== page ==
Art as Play, Imagination, and Creation: Corporate Clones and the Scratchware Manifesto

Jordan Magnuson's picture

Hans-Georg Gadamer in his seminal 1973 article “The Play of Art” says:

In human fabrication as well, the decisive moment of technical skill does not consist in the fact that something of extraordinary utility or superfluous beauty has emerged. It consists rather in the fact that human production of this kind can set itself various tasks and proceed according to plans that are characterized by an element of free variability. Human production encounters an enormous variety of ways of trying things out, rejecting them, succeeding, or failing. “Art” begins precisely there, where we are able to do otherwise (NR 77, emphasis added).

For Gadamer, art is about play, imagination, and creation: the ability to do otherwise. This is what sets art apart from everything else we do—from craft and routine, which are defined by the need for a blueprint and a limited range of possibilities. For the artist, there is no limited range: everything is a possibility, and every choice can be answered in a multitude of ways; what was done one way could have been done another way, and the product which results “is something that has emerged in an unrepeatable way and has manifested itself in a unique fashion” (Gadamer, NR 77).

Are video games art then? The answer is no.

No, because, as Gamer X notes in the “Scratchware Manifesto” (a sort of “call for revolution” compiled by numerous gamers and independent game developers), “The machinery of gaming has run amok. Instead of serving creative vision, it suppresses it.” Greg Costikyan of Manifesto Games embellishes:

As recently as 1992, the average budget for a PC game was $200,000. Today, a typical budget for an A-level title is $5m. And with the next generation, it will be more like $20m. As the cost ratchets upward, publishers are becoming increasingly conservative, and decreasingly willing to take a chance on anything other than the tired and true. So we get Driver 69. Grand Theft Auto San Infinitum. And licensed drivel after licensed drivel. Today, you cannot get an innovative title published, unless your last name is Wright, or Miyamoto (GDC address).

Sounds a lot like independent film makers ranting at Hollywood, does it not? Considering the business side of video games, it is little wonder that we see so much stagnation in the industry, but the fact that most video games are not creative, imaginative, original, or playful is not really the point: the point is that they have great potential to be all of those things. The Scratchware Manifesto speaks of the drudgery and imitation within the current games industry, but it also notes that that industry “was once the most innovative and exciting artistic field on the planet.”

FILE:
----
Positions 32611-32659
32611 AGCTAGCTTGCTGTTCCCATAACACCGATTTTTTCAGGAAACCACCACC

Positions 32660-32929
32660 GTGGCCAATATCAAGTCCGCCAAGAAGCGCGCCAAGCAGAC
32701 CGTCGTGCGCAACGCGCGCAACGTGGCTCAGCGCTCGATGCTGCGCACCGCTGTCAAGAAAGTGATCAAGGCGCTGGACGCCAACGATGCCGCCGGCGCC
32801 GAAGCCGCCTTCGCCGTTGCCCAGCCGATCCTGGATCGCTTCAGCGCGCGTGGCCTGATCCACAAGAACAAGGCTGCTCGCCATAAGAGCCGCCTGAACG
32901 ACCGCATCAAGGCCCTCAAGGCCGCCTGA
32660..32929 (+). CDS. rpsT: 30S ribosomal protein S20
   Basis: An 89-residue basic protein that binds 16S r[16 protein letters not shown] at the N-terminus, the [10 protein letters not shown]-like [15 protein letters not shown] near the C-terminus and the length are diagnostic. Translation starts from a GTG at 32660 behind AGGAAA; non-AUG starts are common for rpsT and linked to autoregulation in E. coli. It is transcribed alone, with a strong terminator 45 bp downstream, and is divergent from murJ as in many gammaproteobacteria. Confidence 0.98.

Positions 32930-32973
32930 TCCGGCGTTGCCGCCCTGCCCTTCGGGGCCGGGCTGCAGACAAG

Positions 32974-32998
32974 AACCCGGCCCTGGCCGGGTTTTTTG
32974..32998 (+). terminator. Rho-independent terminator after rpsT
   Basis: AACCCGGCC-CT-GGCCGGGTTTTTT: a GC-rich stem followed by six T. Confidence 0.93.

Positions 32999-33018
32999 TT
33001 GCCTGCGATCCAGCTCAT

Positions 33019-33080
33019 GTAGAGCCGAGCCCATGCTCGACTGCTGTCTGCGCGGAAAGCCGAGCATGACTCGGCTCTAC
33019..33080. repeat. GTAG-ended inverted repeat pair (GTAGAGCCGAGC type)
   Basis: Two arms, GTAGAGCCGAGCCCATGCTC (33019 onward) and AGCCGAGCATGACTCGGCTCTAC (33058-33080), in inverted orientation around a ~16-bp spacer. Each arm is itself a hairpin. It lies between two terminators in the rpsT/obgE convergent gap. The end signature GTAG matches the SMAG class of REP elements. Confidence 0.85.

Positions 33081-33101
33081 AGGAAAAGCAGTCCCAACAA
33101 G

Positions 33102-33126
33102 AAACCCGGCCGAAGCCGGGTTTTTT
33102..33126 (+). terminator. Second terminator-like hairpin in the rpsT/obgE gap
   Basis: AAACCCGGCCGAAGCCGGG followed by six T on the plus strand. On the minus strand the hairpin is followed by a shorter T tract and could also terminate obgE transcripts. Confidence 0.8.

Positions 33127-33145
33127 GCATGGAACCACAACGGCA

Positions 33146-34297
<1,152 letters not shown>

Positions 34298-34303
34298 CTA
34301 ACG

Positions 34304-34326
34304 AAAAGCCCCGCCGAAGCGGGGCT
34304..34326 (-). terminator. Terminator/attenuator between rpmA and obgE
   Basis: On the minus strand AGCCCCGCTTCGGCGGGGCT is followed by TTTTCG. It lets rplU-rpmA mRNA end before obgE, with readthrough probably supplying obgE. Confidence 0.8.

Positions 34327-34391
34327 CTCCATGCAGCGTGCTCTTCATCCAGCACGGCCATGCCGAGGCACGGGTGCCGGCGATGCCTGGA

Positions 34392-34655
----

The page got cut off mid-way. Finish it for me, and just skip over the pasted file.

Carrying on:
Because as Derek Yu points out in his interview with me, “more so than a book, a painting, or a movie, a game is something where the creator has complete control over the rules.”

Because, like film before it, and photography before that, the video game medium is new and young, and full of unexplored potential.

Because, as stated at, video games volunteer interactivity as a property of a creative medium for the very first time: “the 5th dimension [time being the 4th —already explored by film]… the dimension of probability and alternate realities.”

And though it may require “starving, begging, and borrowing,” as Costikyan notes, there have always been developers out there working against the unimaginative trend—generally people like Mare Sheppard and Raigan Burns of Metanet Software: those “crazy artistic types” who don’t know when to stop. And they have managed to create some crazy artistic video games.

An example from years past is Loom, a strange and beautiful adventure thathas players solving puzzles not with traditional objects and inventory, but with spells consisting of musical notes. More recently there are games like Façade, a “one act interactive drama” called the future of video games by The New York Times, that focuses on emotional interaction between the player and the game’s artificially intelligent characters in such an unprecedented way that it prompts the editors of Games Are Art to ask, “will a computer game ever make us cry?”

Facade screenshot
The graphically simple yet ground-breakingly intelligent game, Façade

Other worthy, innovative “Gadamer Game” mentions are Sega’s Rez, Word’s Sissy Fight, Cyan’s Myst, Morawe and Reiff’s Painstation, Will Wright’s SimCity, Amanita’s Samorost, Joosa Riekkine’s Liero, Eric Chachi’s Out of This World, Introversion’s Darwinia, Binary Zoo’s Mono and almost every genre-birthing game to date. Some of these games, like SimCity or Mono (which has you painting—yes painting—with explosions) are not only creative themselves, but are centered around the idea of letting the player be creative, leading Lui to ask, “Does something created in a videogame qualify as art?”

If art needs to be playful and imaginative you’ll be hard-pressed to find a better medium than video games, and it turns out that we have game designers who want to take advantage.

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